As a general rule in Texas, one's ownership of land must be in writing to be enforceable. You need a deed or conveyance indicating that you are the true owner. But there is an important exception to this rule, known as adverse possession. Whether you own a ranch or property in Houston's suburbs, you likely have several neighbors bordering your land. Surprising though it might seem, those neighbors could gain legal title to pieces of your property through the legal doctrine of adverse possession. And while less likely, an unknown trespasser could also squat on your land and develop a claim to legal ownership.
To make sure that your land remains yours and that a neighbor can't claim a portion of it, it's worth familiarizing yourself with the Texas's adverse possession laws. There might also be times when you yourself need to assert an adverse possession claim, over land that you feel you've developed a right to use and want to continue using.
Adverse possession is a legal concept that allows a trespasser (sometimes a stranger but more often a neighbor) to gain legal title over the land of a property owner. The concept developed in early British jurisprudence. Today, its function is mainly to achieve a fair result when one owner has neglected or forgotten about a piece of property while another has been using or caring for it for so long that to make them leave would create hardship or injustice.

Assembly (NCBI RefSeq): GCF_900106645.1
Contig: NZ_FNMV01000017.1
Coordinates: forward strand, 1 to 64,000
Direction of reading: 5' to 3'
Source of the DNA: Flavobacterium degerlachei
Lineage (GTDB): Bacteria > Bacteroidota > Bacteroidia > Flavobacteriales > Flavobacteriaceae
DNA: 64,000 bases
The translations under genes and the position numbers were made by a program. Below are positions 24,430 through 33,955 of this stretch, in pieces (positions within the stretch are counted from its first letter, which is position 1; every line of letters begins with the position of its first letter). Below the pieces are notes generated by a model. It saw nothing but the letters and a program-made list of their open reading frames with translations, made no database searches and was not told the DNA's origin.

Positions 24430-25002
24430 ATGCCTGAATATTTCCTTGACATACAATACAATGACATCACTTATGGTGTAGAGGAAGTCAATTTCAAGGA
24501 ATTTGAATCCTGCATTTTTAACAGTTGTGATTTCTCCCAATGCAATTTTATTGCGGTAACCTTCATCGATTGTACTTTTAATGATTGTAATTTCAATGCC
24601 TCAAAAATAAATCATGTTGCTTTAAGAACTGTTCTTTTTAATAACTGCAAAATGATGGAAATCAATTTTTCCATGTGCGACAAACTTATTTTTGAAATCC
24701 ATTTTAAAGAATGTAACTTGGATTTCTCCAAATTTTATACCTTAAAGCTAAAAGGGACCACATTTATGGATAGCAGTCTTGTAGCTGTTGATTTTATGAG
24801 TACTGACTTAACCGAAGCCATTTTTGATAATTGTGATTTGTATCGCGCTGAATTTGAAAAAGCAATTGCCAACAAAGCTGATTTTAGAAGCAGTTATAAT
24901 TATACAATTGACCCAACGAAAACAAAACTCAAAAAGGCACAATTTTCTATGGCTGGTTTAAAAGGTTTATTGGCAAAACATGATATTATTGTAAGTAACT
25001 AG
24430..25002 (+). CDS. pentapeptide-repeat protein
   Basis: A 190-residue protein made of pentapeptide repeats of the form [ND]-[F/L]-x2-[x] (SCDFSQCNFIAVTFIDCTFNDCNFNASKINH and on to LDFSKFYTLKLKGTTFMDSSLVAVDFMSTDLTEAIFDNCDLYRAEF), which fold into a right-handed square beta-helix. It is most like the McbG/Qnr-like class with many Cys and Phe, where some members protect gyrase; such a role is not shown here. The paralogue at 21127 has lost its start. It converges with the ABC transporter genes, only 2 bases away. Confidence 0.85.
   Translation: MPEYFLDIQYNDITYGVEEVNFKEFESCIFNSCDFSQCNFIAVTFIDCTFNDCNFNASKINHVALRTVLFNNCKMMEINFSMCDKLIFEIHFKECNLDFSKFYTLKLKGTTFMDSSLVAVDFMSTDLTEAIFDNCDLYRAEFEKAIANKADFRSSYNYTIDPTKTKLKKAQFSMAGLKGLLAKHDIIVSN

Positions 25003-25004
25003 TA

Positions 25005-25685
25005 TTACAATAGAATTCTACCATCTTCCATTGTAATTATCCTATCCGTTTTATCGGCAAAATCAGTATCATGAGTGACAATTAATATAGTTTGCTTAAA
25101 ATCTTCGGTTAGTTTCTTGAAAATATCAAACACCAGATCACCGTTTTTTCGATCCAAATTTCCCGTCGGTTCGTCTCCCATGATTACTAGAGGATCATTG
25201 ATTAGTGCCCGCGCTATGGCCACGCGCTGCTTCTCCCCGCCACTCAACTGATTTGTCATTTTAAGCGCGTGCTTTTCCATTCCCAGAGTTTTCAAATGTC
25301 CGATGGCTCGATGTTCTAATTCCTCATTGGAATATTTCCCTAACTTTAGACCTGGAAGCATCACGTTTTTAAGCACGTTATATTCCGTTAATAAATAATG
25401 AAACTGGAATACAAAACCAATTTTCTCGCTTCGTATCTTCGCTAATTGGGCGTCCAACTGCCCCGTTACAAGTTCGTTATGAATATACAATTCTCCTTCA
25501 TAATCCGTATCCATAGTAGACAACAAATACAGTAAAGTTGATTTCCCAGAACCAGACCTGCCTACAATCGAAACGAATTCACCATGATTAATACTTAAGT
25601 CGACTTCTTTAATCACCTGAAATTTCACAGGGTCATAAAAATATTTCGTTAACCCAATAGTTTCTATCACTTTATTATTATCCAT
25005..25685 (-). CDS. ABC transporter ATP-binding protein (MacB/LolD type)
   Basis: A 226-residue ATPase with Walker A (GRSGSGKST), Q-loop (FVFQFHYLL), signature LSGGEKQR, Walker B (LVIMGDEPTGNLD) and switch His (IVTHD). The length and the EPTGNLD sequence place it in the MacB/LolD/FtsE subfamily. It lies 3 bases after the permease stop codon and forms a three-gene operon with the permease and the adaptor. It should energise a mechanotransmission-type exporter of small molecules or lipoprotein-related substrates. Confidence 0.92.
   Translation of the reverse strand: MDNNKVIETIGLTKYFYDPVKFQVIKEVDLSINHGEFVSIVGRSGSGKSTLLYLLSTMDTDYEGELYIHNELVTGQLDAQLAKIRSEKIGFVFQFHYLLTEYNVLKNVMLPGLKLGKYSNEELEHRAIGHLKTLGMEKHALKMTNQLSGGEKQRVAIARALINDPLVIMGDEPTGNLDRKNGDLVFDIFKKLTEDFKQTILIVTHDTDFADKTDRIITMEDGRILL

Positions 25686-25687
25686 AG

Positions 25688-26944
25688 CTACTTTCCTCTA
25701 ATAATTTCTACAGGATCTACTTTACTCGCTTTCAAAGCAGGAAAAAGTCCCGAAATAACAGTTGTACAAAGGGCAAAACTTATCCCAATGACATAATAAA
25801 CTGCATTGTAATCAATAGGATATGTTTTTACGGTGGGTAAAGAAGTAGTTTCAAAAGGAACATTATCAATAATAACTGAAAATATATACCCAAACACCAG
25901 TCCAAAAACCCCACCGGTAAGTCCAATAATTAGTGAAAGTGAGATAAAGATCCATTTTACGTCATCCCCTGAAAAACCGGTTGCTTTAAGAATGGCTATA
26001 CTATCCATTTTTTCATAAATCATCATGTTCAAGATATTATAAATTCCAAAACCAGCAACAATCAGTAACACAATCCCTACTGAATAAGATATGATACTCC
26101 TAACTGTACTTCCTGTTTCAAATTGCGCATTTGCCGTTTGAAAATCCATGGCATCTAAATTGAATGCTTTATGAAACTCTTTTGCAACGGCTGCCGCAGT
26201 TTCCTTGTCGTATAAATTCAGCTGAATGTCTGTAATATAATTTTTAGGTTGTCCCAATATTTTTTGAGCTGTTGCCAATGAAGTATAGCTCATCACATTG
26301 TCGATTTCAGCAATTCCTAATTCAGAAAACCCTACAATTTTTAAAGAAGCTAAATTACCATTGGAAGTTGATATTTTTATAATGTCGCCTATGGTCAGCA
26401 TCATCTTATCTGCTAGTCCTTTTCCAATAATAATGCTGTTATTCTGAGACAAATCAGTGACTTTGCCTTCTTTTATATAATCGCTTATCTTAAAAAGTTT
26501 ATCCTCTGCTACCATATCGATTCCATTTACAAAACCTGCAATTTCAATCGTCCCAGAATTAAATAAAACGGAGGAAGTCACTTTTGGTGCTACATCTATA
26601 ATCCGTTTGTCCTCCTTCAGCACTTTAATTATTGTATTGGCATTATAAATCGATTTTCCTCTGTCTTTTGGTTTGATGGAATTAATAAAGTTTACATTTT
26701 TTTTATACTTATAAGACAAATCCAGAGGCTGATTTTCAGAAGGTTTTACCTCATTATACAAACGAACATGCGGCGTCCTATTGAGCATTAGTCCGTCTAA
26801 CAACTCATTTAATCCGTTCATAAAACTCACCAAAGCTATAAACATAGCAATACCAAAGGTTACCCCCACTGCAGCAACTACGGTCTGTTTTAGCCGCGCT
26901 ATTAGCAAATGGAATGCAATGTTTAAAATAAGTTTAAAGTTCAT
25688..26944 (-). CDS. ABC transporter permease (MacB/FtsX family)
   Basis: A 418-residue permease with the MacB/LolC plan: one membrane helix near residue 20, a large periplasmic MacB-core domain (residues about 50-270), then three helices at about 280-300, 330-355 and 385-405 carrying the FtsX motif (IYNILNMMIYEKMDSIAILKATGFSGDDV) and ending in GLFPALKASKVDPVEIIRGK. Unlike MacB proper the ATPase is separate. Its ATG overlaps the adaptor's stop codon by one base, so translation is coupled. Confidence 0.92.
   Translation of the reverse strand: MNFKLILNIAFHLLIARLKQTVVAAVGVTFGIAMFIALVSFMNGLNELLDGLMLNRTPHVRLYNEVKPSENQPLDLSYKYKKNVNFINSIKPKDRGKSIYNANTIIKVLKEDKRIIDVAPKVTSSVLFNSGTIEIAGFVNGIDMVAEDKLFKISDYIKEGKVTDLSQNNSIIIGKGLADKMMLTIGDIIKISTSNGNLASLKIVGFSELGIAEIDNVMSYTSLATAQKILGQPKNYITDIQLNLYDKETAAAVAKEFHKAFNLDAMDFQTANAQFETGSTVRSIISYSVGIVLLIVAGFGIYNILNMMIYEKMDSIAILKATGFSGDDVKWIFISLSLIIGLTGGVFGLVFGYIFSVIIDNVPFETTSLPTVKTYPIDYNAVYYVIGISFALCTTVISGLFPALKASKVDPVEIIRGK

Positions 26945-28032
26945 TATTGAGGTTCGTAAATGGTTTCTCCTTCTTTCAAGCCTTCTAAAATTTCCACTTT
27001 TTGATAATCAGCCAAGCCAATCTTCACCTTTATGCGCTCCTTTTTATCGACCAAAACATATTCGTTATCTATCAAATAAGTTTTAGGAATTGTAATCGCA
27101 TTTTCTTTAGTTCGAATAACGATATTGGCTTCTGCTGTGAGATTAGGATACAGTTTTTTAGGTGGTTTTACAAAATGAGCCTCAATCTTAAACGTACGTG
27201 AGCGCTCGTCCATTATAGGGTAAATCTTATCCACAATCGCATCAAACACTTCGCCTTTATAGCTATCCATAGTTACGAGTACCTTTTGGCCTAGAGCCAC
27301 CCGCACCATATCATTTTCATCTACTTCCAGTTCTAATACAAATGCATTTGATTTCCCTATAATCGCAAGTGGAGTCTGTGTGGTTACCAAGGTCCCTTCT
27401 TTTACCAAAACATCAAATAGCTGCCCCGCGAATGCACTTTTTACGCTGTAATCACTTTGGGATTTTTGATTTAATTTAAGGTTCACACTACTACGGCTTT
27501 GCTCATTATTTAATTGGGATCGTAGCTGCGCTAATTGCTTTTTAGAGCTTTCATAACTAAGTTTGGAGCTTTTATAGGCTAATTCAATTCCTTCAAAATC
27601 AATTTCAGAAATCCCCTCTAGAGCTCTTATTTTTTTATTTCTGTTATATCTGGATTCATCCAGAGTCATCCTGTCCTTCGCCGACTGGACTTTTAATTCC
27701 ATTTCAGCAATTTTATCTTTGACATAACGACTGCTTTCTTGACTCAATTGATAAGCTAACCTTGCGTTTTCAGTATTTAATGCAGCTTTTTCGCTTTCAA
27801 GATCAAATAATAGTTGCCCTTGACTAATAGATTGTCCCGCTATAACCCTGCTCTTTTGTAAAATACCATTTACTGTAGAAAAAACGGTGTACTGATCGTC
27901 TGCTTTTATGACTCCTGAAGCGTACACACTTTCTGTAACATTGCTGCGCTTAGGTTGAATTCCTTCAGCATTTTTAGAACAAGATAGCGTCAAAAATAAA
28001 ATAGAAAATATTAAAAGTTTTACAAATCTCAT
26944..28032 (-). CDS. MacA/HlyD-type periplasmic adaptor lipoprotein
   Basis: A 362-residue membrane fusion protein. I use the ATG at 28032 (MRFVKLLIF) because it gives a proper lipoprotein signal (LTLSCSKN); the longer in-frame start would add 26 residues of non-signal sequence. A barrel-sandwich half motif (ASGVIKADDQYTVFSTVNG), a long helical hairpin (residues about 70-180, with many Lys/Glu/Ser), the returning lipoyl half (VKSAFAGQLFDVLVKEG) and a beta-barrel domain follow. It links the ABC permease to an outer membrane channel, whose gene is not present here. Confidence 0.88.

Adverse possession in Texas is controlled by statutes passed by the state legislature, but also by the courts. Importantly, Texas places the burden of proof to establish a claim of adverse possession on the trespasser. Whoever holds legal title is presumed to be the owner unless and until the adverse possessor can meet that burden. In other words, it is the trespasser's job to prove that a judge should give them title or ownership over the land.
Both statutes and courts in Texas have spelled out the elements that a trespasser must establish to prove adverse possession. As in most states, adverse possession in Texas is established from the nature of a trespasser's possession and the length of time in possession of the land. A trespasser's possession must be:
Texas law on adverse possession is more complicated than in most other states, with different potential statutory periods that apply depending on the circumstances.
Under Tex. Civ. Prac. & Rem. Code § 16.024, the trespasser can bring a claim of adverse possession after a mere 3 years. To do so, however, they must establish "color of title," meaning that the trespasser has some sort of deed or conveyance, albeit perhaps a mistaken one, showing their name as record title owner.
An example of this would be a trespasser who duly purchased a property, and the deed mistakenly indicated that the purchase included part of a neighbor's land. The trespasser occupies that part of the mistaken land for three years under the assumption that it's a rightful possession, while the neighbor says nothing. In this situation, after three years, the trespasser could bring a claim under § 16.024 to actually acquire that land under adverse possession.